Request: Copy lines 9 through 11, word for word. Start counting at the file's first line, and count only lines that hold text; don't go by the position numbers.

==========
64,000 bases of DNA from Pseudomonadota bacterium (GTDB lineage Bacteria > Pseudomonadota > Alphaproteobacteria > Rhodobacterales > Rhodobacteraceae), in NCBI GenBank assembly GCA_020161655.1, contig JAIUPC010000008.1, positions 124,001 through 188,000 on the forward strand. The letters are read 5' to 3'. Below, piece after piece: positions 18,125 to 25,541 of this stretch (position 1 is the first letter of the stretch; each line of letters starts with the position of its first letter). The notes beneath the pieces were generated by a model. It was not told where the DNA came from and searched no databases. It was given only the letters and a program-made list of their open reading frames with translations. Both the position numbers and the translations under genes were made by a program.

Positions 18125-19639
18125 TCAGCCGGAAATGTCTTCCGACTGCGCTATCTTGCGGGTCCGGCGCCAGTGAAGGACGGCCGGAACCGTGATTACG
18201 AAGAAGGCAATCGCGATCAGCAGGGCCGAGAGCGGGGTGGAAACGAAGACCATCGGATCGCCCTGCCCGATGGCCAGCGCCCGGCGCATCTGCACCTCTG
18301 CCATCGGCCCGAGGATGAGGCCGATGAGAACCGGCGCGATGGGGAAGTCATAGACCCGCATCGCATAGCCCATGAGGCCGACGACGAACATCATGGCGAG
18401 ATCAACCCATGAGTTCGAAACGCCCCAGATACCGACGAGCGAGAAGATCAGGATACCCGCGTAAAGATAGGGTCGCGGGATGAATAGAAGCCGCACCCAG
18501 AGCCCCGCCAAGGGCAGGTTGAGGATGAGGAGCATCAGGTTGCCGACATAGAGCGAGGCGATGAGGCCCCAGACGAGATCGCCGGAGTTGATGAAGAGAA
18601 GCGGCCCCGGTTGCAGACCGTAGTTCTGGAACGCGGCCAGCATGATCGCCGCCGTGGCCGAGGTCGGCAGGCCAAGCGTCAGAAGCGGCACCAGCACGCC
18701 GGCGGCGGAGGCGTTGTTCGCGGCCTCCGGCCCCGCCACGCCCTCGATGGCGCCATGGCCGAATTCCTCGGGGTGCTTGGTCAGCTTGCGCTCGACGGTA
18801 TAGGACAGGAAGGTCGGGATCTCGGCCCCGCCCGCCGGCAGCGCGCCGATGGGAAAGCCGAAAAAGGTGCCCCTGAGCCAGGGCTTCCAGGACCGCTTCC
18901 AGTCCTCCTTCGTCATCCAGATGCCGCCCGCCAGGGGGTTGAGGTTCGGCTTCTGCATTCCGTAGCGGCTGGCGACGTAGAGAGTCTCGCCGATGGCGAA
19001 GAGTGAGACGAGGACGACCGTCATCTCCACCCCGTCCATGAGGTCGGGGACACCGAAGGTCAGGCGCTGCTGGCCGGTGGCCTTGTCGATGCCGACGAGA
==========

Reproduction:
18701 GGCGGCGGAGGCGTTGTTCGCGGCCTCCGGCCCCGCCACGCCCTCGATGGCGCCATGGCCGAATTCCTCGGGGTGCTTGGTCAGCTTGCGCTCGACGGTA
18801 TAGGACAGGAAGGTCGGGATCTCGGCCCCGCCCGCCGGCAGCGCGCCGATGGGAAAGCCGAAAAAGGTGCCCCTGAGCCAGGGCTTCCAGGACCGCTTCC
18901 AGTCCTCCTTCGTCATCCAGATGCCGCCCGCCAGGGGGTTGAGGTTCGGCTTCTGCATTCCGTAGCGGCTGGCGACGTAGAGAGTCTCGCCGATGGCGAA